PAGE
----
Wednesday, December 19, 2007

Academic Slums: Schools of Education?

American education will never be improved until we address one of the problems seen as too delicate to discuss. That problem is the overall quality of people teaching our children. Students who have chosen education as their major have the lowest SAT scores of any other major. Students who have graduated with an education degree earn lower scores than any other major on graduate school admissions tests such as the GRE, MCAT or LSAT. Schools of education, either graduate or undergraduate, represent the academic slums of most any university. As such, they are home to the least able students and professors with the lowest academic respect. Were we serious about efforts to improve public education, one of the first things we would do is eliminate schools of education.

~George Mason economist Walter Williams writing in his most recent nationally syndicated column


At 12/19/2007 12:18 PM, Anonymous Anonymous said...

I’m not sure what this article is trying to say. According to Williams, we have poor teachers because the best students are not choosing an education major. Could pay be part of the reason? Maybe. But Williams says we pay too much for education now. Another reason for students’ poor performance? According to Williams, poor teaching programs. Williams’ solution? Eliminate teaching colleges.

Let’s say we follow Williams’ line of thinking and eliminate funding and teaching colleges, are we supposed to believe somehow our children will be better prepared to compete in a global economy? I see a lot of questions, but very few answers in Williams’ article. We could use some practical solutions to the educational problems of today.

At 12/19/2007 1:44 PM, Blogger Caveat B said...

Because our GDP per capita is higher than most of those other nations, we could spend a lot more on education. But given the under-performance of state schools, I think hat spending should be redesigned into vouchers.

Schools are not responsive to students and parents, as much as they are responsive to special interests and politicians. Giving families the say in which school best fits them will bring balance to the universe.

At 12/19/2007 2:00 PM, Anonymous Anonymous said...

How do vouchers attract smarter students into teaching majors?

At 12/19/2007 2:15 PM, Blogger Ironman said...

A summary of data supporting Dr. Williams points is available here, along with a brief discussion of why the academic programs for educators aren't cutting the mustard. The short answer is that they're not designed to develop the "strong knowledge paradigms" that are characteristic of other academic disciplines.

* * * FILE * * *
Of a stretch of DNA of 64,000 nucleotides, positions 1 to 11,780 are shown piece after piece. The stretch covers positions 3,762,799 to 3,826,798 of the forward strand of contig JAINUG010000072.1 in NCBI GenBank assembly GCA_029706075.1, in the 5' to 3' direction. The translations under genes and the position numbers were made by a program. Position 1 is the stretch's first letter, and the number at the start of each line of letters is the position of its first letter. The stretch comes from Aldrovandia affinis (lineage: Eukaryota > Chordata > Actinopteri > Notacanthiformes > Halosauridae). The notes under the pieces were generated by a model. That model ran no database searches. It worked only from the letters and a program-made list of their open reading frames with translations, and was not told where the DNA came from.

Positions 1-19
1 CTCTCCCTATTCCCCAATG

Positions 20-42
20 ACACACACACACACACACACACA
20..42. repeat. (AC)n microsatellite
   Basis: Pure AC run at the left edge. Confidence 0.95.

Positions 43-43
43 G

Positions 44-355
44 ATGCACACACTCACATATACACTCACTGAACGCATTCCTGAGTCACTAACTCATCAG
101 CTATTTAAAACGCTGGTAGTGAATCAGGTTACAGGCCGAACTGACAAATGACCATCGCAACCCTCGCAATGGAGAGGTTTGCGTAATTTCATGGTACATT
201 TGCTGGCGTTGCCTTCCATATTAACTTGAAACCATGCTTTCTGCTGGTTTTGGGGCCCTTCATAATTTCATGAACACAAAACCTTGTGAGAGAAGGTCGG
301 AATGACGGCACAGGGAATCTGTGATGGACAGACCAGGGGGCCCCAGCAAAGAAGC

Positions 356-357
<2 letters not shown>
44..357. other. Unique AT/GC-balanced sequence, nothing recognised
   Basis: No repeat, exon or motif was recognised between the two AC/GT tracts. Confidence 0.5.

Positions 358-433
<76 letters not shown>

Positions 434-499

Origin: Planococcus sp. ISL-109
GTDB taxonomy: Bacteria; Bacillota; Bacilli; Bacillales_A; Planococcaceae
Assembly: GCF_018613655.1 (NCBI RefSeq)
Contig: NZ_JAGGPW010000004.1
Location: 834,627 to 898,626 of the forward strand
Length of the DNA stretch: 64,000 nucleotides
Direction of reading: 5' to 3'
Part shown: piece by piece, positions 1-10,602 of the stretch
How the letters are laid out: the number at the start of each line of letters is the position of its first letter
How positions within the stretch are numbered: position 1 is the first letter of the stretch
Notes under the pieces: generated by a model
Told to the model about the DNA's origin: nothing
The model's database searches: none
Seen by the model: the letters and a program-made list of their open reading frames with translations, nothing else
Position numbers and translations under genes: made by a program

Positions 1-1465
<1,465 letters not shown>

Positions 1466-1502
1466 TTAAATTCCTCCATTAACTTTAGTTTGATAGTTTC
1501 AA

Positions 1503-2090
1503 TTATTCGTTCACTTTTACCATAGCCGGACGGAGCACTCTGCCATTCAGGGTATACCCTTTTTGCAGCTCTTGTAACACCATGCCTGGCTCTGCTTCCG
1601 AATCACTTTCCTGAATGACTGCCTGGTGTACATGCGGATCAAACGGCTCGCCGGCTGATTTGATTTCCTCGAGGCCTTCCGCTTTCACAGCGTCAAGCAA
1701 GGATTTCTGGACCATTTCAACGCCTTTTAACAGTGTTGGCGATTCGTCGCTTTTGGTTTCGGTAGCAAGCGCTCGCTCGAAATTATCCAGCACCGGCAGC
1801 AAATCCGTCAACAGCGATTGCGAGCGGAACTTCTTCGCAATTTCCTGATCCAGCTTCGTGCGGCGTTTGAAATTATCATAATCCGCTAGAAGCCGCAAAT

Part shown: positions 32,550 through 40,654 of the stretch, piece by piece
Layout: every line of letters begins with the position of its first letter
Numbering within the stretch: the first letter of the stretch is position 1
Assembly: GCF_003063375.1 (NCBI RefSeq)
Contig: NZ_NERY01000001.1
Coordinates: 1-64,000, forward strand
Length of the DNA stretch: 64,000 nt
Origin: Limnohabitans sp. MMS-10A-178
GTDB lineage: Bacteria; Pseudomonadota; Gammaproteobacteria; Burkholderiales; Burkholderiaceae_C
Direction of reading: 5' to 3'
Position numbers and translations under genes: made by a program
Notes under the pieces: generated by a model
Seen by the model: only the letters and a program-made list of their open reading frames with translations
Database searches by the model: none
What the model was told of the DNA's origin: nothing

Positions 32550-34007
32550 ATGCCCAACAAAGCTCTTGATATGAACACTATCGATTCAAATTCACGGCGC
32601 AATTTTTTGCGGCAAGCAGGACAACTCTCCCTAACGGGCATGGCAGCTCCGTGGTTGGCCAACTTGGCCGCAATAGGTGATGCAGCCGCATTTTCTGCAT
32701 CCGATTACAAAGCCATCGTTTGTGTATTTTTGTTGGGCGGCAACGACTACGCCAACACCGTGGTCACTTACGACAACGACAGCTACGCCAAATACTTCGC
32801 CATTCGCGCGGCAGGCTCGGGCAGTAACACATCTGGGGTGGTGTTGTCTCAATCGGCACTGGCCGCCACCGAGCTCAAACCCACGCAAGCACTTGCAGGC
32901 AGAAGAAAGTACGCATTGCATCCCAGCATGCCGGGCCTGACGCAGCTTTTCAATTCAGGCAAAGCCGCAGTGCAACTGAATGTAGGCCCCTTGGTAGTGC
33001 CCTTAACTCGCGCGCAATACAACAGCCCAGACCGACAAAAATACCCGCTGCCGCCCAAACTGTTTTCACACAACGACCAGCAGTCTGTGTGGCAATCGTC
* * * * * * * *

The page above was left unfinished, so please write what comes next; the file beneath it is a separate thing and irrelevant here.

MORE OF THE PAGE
At 12/19/2007 2:55 PM, Anonymous Anonymous said...

From Williams' article: "Students who have chosen education as their major have the lowest SAT scores of any other major."

SATs are pre-college. It logically follows if students who are attracted to education majors have lower SATs, then, the same student will under perform on tests after completing their undergraduate degrees regardless of their college program. It still appears college education programs must attract better students out of high school. Why isn't that happening?

At 12/19/2007 3:03 PM, Anonymous Anonymous said...

You have to assume that SATs are an indicator of future college success, and LSATs . . . are a confirmation of that assumed college success to draw my conclusion above.

At 12/19/2007 5:06 PM, Blogger Colin said...

Abolishing educations majors isn't the answer. The answer is getting government out of education. Let the private sector educate our children.

At 12/19/2007 5:31 PM, Anonymous Anonymous said...

I teach in a public high school. I earned a undergrad double major in economics and political science as well as a MA in political science before deciding to pursue teaching as a career.

I had to take numerous classes in education in order to be "qualified" to teach. Most of the classes were a waste of time. Learning how to teach is largely on the job training. The only valuable time spent in the school of education was the internship program where I actually got in front of students and taught. I would talk to my supervising teacher and discuss what worked and what did not work.

Most people entering the teaching field are "qualified" to teach a subject even though they may have had only one or two classes in that area. This in not enough. Subject area mastery is crucial to being a good teacher. That can't be achieved by taking one or two classes.

Pay teachers more it they majored in something other than education. Encourage teachers to go back to school to take classes in the subjects they teach in order to achieve mastery.

At 12/19/2007 6:24 PM, Anonymous Anonymous said...

How is getting government out of education going to entice smarter high school graduates to pursue a teaching career in public or private schools?

At 11/05/2008 3:17 PM, Anonymous Anonymous said...

Anonymous has hit the nail on the head. The problem is that education majors are taught that knowing how to teach is much more important than knowing the subject they are to teach. They are told that knowing how to teach qualifies them to teach anything regardless of whether they know the subject matter or not. The result is that too many of our educators aren't educators at all, but rather facilitators pretending to impart knowledge that they themselves don't have.


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